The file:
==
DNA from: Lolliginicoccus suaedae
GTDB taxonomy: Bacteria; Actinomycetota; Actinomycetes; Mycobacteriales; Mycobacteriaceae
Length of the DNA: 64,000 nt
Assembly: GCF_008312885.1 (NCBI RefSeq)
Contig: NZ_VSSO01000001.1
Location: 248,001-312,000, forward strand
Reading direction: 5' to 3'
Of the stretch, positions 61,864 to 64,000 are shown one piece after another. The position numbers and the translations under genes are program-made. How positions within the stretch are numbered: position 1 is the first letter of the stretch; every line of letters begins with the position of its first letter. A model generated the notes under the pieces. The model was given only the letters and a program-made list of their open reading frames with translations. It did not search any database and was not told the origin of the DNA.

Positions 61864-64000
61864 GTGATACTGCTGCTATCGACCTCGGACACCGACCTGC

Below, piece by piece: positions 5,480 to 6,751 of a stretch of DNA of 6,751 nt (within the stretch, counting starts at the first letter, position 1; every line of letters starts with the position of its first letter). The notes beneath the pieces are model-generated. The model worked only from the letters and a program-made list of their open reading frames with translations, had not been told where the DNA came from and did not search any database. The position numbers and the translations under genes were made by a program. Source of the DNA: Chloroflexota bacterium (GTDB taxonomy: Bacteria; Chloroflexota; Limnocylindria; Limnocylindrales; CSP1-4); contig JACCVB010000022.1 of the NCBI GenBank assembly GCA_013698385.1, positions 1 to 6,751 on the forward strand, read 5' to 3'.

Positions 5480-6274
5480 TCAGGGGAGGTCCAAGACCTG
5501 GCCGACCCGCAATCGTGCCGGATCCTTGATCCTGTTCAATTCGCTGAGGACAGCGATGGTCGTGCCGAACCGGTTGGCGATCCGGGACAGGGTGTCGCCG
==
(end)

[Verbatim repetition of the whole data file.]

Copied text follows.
DNA from: Lolliginicoccus suaedae
GTDB taxonomy: Bacteria; Actinomycetota; Actinomycetes; Mycobacteriales; Mycobacteriaceae
Length of the DNA: 64,000 nt
Assembly: GCF_008312885.1 (NCBI RefSeq)
Contig: NZ_VSSO01000001.1
Location: 248,001-312,000, forward strand
Reading direction: 5' to 3'
Of the stretch, positions 61,864 to 64,000 are shown one piece after another. The position numbers and the translations under genes are program-made. How positions within the stretch are numbered: position 1 is the first letter of the stretch; every line of letters begins with the position of its first letter. A model generated the notes under the pieces. The model was given only the letters and a program-made list of their open reading frames with translations. It did not search any database and was not told the origin of the DNA.

Positions 61864-64000
61864 GTGATACTGCTGCTATCGACCTCGGACACCGACCTGC

Below, piece by piece: positions 5,480 to 6,751 of a stretch of DNA of 6,751 nt (within the stretch, counting starts at the first letter, position 1; every line of letters starts with the position of its first letter). The notes beneath the pieces are model-generated. The model worked only from the letters and a program-made list of their open reading frames with translations, had not been told where the DNA came from and did not search any database. The position numbers and the translations under genes were made by a program. Source of the DNA: Chloroflexota bacterium (GTDB taxonomy: Bacteria; Chloroflexota; Limnocylindria; Limnocylindrales; CSP1-4); contig JACCVB010000022.1 of the NCBI GenBank assembly GCA_013698385.1, positions 1 to 6,751 on the forward strand, read 5' to 3'.

Positions 5480-6274
5480 TCAGGGGAGGTCCAAGACCTG
5501 GCCGACCCGCAATCGTGCCGGATCCTTGATCCTGTTCAATTCGCTGAGGACAGCGATGGTCGTGCCGAACCGGTTGGCGATCCGGGACAGGGTGTCGCCG